The next Olympic Games will be held in Tokyo in 2020. The host city made quite an entrance during the closing ceremonies Sunday night. In a pre-recorded skit, Prime Minister Shinzo Abe transformed into Super Mario and proceeded to travel to Rio via pipe. Like from the Super Mario video games.
Then, in Rio, emerging a pipe in the middle of the stadium, suddenly it's Super Mario live. He changes out of his costume and he's ... Prime Minister Abe.
If you missed this in the early hours it was ruddy brilliant https://t.co/7nNIBkUnK7
— JOE.co.uk (@JOE_co_uk) August 22, 2016
The internet certainly loved that bit. And it showed how big a deal video games and Nintendo are to Japan.
But it got us thinking: Should video games, or eSports, be in the Olympics?
"That's always a big question," says Daniel Lee, a video game analyst with the Super Smash Brothers community. "You know, most Olympic events are physical sports and that's always been a point of contention, whether video game competitions are sports. But I do believe that there's a lot of thought and a lot of decision-making and a lot of smarts that go into it."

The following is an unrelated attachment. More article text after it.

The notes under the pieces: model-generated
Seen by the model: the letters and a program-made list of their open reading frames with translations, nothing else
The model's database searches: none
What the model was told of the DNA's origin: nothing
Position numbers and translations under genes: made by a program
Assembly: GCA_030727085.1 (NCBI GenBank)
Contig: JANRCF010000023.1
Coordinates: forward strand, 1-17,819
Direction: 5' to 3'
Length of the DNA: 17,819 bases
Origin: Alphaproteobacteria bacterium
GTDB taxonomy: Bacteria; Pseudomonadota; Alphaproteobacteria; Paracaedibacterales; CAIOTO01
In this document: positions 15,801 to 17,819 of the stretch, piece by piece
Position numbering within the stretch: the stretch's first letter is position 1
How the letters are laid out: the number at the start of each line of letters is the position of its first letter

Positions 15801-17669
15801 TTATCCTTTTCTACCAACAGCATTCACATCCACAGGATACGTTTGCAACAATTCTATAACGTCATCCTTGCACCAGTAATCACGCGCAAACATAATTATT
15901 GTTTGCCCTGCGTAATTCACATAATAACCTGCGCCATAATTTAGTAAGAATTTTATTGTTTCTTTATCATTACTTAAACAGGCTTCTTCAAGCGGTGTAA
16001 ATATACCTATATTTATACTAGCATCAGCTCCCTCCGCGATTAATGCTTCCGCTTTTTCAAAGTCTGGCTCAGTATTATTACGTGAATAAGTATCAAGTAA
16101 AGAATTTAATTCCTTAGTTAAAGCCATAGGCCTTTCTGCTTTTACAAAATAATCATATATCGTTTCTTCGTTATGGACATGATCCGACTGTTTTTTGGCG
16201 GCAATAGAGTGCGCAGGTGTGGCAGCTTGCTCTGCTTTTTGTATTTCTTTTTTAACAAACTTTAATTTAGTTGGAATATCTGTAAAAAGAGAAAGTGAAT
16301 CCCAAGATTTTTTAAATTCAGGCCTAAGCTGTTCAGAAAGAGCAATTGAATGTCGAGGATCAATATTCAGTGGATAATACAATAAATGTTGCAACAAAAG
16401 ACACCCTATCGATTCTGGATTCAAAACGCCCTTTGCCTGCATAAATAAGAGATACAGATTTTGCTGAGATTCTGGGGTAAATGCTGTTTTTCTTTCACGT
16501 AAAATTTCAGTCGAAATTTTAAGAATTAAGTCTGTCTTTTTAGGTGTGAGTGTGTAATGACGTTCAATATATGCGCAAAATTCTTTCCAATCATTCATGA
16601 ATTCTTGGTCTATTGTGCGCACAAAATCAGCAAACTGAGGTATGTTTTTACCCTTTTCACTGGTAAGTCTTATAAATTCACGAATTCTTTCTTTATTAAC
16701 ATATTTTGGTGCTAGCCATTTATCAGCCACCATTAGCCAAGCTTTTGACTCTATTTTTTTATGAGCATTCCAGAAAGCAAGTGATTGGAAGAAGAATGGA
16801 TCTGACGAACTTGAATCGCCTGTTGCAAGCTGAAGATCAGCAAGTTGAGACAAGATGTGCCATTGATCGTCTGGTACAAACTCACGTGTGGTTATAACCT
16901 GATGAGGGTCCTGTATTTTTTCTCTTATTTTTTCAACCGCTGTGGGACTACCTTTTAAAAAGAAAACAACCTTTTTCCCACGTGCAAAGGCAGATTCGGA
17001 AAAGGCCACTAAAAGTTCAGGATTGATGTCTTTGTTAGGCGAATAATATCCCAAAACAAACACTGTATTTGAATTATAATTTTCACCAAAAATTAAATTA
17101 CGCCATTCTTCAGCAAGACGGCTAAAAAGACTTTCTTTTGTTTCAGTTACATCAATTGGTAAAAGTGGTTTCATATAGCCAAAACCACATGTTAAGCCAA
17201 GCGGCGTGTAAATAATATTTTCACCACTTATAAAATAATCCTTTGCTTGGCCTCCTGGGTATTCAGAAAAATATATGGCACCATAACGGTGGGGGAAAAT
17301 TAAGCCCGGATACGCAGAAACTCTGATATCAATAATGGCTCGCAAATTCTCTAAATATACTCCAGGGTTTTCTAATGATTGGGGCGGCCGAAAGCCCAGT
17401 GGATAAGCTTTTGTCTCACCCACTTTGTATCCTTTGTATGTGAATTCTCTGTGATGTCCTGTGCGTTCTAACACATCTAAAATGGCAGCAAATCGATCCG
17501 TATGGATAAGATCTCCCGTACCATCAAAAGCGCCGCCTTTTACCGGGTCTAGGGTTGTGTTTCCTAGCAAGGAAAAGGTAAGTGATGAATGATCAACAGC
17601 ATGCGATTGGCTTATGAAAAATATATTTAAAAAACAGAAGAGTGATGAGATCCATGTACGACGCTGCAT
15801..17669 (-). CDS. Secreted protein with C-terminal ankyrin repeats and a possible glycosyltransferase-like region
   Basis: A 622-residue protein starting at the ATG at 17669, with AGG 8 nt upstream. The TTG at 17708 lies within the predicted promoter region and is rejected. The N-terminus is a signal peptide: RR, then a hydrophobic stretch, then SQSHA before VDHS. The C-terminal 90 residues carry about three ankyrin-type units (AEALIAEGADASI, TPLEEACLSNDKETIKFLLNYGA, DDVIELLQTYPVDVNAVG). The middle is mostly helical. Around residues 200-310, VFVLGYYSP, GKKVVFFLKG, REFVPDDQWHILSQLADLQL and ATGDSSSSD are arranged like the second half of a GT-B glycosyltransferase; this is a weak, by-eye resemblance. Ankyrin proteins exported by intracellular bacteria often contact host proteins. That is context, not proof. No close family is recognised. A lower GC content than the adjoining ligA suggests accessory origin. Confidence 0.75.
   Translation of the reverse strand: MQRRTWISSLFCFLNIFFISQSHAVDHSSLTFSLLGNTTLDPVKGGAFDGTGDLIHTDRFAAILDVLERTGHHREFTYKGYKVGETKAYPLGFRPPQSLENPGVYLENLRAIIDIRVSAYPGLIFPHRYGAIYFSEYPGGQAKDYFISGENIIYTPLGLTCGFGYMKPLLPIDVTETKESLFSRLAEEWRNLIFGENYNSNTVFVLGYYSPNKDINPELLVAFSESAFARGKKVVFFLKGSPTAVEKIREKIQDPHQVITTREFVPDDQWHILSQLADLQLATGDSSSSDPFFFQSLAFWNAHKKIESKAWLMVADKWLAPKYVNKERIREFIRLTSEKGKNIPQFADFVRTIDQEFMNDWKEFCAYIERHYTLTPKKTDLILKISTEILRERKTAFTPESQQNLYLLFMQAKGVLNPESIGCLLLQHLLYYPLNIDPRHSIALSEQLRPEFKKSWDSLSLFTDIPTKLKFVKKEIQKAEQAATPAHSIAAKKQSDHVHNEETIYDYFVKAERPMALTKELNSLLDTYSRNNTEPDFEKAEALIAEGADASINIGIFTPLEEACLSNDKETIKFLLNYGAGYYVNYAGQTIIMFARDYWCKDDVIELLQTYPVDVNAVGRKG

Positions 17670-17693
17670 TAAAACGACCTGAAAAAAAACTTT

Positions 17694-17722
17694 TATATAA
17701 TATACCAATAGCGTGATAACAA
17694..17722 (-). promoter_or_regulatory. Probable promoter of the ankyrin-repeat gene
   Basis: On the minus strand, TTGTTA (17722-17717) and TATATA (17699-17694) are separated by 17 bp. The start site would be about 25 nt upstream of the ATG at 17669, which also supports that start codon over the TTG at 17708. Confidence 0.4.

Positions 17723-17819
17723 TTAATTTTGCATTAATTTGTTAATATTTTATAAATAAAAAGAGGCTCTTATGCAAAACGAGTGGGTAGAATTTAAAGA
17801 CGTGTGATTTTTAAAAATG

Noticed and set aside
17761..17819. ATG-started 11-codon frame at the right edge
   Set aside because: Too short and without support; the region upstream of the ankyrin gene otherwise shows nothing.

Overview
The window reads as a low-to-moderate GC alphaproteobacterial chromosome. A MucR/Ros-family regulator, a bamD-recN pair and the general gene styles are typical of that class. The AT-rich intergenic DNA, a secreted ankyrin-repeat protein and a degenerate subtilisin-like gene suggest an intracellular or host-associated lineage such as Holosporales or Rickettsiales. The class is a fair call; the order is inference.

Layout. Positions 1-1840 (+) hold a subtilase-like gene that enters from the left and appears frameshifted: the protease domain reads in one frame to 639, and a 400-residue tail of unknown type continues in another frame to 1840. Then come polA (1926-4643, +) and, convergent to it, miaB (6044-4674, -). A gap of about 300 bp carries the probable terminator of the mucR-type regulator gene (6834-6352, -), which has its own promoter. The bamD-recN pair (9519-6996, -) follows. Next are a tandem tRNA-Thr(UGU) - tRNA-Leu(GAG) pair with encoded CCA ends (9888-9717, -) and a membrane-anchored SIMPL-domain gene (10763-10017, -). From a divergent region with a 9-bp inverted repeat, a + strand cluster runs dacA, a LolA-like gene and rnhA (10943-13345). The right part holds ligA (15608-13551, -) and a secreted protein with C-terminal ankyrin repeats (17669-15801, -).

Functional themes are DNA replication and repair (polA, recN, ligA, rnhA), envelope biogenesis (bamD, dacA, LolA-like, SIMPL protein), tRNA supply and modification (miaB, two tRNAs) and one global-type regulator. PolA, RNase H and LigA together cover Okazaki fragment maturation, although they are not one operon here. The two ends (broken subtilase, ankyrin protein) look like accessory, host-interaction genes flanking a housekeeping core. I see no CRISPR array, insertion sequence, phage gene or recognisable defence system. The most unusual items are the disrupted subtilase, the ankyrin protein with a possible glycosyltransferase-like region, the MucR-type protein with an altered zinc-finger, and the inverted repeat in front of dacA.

Lee believes the competitions are worthy of being in the Olympics. A big point is just how much skill goes into playing the games at a high level.
"For certain games there's a metric called APM, short for actions per minute, and some of the more complicated games actually require people to go to upwards of 300 to 400 actions per minute," Lee says. "So it's quite demanding on your wrists and hands."
Injuries are common. Top players practice 8 to 10 hours a day, if not longer. Millions watch competitions. Crowds fill sports arenas to watch competitions in person. The top players make bank. And yet, people still roll their eyes at the idea. Lee doesn't care. He takes the long view.
"This is our thing," he says. "And we understand that most people may not understand what this current generation likes. And if you want to put this in context, you know, a hundred years ago who would have thought basketball — where you just put a ball in a little basket — would be so big today. So it's only going to be a matter of time before people kind of recognize and understand what we're about."
From PRI's The World ©2016 PRI